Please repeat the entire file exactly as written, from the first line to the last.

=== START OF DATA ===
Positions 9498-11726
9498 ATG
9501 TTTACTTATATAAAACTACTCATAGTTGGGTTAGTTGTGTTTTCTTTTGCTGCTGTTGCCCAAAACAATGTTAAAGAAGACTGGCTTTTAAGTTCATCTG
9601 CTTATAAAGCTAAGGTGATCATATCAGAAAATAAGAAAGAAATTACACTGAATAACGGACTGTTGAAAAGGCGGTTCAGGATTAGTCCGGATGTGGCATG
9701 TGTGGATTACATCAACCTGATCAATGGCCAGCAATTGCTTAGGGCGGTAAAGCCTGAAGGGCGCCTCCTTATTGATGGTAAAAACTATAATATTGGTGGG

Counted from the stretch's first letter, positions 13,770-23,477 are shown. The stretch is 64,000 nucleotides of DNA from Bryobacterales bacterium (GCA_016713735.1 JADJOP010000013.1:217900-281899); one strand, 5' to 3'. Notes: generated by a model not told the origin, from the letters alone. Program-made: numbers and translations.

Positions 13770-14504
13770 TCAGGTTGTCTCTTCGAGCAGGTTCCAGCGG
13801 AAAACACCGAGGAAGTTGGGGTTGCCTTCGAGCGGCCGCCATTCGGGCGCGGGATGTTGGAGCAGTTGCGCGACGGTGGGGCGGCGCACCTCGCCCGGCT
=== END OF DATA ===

Positions 9498-11726
9498 ATG
9501 TTTACTTATATAAAACTACTCATAGTTGGGTTAGTTGTGTTTTCTTTTGCTGCTGTTGCCCAAAACAATGTTAAAGAAGACTGGCTTTTAAGTTCATCTG
9601 CTTATAAAGCTAAGGTGATCATATCAGAAAATAAGAAAGAAATTACACTGAATAACGGACTGTTGAAAAGGCGGTTCAGGATTAGTCCGGATGTGGCATG
9701 TGTGGATTACATCAACCTGATCAATGGCCAGCAATTGCTTAGGGCGGTAAAGCCTGAAGGGCGCCTCCTTATTGATGGTAAAAACTATAATATTGGTGGG

Counted from the stretch's first letter, positions 13,770-23,477 are shown. The stretch is 64,000 nucleotides of DNA from Bryobacterales bacterium (GCA_016713735.1 JADJOP010000013.1:217900-281899); one strand, 5' to 3'. Notes: generated by a model not told the origin, from the letters alone. Program-made: numbers and translations.

Positions 13770-14504
13770 TCAGGTTGTCTCTTCGAGCAGGTTCCAGCGG
13801 AAAACACCGAGGAAGTTGGGGTTGCCTTCGAGCGGCCGCCATTCGGGCGCGGGATGTTGGAGCAGTTGCGCGACGGTGGGGCGGCGCACCTCGCCCGGCT